more like asaCOOL, amirite?

So there you go. I’ve been on Asacol for about two years now, ever since I said to the doctor that the relationship between myself and the Pentasa enemas he prescribed was not going anywhere anytime fast. Nor were my symptoms. They didn’t really go anywhere with the Asacol either, but, as I’ve said before, and I’ll say again (likewise my doctors), if I wasn’t taking it, who knows how much worse I might be? The prednisone needs to be with food, and the Asacol is twice a day, so they get scarfed down with whatever I can stomach for breakfast.

Then, some mornings – though mercifully not all mornings at the moment, I pop my bff, TRAMADOL. Some mornings I’ll attempt paracetamol first… I do have a box as tall as my head of the stuff, after all…

SO MANY DRUGS

…but realistically, the kind of pain that paracetamol can handle is just my daily business, so if I feel like I need pain relief, it just doesn’t cut it. So that’s where my tramz come in to play!

tramadolololololololol...

Seriously. Until prednisone started doing stuff, getting the tramadol prescription was the only thing that ever seriously helped me out pain-wise. It’s courtesy of these bad boys here that I’ve managed to get through the past 5-6 months without any pre-arranged sick days at work. AMAZEBALLS.

Then, the day progresses. If I remember, I’ll take a multivitamin and a Executive Stress B vitamin with my lunch, especially since I’m still working on managing to tolerate most fruits and vegetables. Then work finally finishes, we all cheer, and I come home and collapse for the evening. But before rolling into the sweet embrace of sleep, there’s….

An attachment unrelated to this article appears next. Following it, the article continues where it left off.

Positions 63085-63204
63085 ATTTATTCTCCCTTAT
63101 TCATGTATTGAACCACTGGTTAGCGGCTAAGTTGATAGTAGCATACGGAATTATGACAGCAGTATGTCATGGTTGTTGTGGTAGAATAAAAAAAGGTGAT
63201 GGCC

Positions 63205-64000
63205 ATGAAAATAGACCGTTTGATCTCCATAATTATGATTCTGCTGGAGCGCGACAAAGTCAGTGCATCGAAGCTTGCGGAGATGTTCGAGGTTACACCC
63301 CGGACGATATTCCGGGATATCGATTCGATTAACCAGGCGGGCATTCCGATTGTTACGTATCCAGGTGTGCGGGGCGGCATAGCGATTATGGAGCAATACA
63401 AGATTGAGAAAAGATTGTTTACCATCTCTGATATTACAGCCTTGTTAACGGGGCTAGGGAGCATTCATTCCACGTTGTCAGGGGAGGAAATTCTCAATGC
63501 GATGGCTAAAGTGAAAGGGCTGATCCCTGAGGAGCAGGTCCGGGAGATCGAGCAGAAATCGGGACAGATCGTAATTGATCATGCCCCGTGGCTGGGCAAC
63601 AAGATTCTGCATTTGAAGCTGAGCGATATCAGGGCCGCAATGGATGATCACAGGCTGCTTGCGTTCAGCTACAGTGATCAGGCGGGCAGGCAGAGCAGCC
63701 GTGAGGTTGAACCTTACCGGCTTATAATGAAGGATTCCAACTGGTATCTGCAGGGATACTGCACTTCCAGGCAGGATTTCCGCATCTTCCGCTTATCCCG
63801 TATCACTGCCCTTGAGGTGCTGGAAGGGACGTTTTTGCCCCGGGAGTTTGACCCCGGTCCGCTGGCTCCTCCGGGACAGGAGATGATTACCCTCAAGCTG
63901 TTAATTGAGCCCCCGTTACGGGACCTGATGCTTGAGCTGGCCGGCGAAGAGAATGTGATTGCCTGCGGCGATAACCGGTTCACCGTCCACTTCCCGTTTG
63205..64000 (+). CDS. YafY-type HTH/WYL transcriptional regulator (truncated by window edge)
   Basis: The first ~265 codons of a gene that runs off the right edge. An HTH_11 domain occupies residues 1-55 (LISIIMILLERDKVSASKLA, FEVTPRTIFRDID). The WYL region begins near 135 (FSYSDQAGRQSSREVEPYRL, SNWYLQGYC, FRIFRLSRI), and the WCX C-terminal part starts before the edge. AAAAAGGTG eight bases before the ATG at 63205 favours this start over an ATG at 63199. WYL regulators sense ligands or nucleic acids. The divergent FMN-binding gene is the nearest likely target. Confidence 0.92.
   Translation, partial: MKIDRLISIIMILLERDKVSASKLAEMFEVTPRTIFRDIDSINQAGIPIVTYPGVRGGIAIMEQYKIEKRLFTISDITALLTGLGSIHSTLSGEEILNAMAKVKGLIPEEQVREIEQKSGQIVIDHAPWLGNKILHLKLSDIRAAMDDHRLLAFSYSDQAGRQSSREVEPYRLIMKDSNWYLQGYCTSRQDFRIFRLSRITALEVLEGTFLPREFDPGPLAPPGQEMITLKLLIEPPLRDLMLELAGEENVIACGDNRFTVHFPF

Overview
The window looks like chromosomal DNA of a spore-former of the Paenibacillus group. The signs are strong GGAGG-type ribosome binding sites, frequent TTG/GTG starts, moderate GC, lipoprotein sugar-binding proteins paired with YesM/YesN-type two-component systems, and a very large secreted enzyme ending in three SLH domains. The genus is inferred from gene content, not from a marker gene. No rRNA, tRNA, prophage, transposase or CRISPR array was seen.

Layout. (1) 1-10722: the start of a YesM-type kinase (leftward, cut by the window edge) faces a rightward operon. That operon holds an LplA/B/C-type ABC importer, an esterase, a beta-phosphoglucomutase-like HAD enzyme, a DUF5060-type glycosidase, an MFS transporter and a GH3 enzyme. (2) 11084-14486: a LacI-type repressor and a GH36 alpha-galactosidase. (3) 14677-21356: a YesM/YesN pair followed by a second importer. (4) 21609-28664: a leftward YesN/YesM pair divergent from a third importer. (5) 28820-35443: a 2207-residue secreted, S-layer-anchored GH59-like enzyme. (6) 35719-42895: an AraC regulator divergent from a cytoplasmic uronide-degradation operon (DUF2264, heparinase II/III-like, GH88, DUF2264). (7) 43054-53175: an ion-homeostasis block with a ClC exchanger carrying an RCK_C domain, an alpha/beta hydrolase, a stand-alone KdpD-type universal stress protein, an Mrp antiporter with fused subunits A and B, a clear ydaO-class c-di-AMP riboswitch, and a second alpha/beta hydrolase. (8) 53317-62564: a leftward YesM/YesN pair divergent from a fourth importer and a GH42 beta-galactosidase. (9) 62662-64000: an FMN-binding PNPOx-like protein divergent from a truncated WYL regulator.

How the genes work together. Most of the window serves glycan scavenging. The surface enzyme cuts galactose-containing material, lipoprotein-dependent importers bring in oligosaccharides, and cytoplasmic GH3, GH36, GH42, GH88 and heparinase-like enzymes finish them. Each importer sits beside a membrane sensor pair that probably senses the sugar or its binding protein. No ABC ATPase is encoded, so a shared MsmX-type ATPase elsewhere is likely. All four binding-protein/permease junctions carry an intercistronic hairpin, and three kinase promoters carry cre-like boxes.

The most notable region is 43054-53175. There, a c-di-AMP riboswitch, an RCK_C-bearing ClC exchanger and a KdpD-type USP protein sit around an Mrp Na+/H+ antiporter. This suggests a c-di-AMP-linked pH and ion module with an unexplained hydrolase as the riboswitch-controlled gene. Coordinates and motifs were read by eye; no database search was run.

please sir, may i have some more?

MORE ASACOL! FOUR MORE! FOUR FOR YOU GLEN COCO, YOU GO GLEN COCO.

And a tablet and a half of azathioprine, also known as Imuran or Imuprine. I pre-cut them and keep a bunch in a gladware container. Cunning! Azathioprine, again, quoting everyone’s favourite research site, Wikipedia, is ‘an immunosuppressive drug used in organ transplantation and autoimmune diseases and belongs to the chemical class of purine analogues. Synthesized originally as a cancer drug and a pro-drug for mercaptopurine in 1957, it has been widely used as a immunosuppressant for more than 50 years.’ GOODNESS ME. The more you know.

om nom nom

And that’s the lot. So, at the moment, a relatively pain-free day will consist of thirteen and a half tummy-related tablets, plus painkillers if necessary. Gosh.

Tune in next week, for our latest installment of Tales of Ward 32 – Infliximab Infusion Live-Blogging! What a thrilling time to be alive.

uber-cool? under-carriage? uphill climb? ULCERATIVE COLITIS.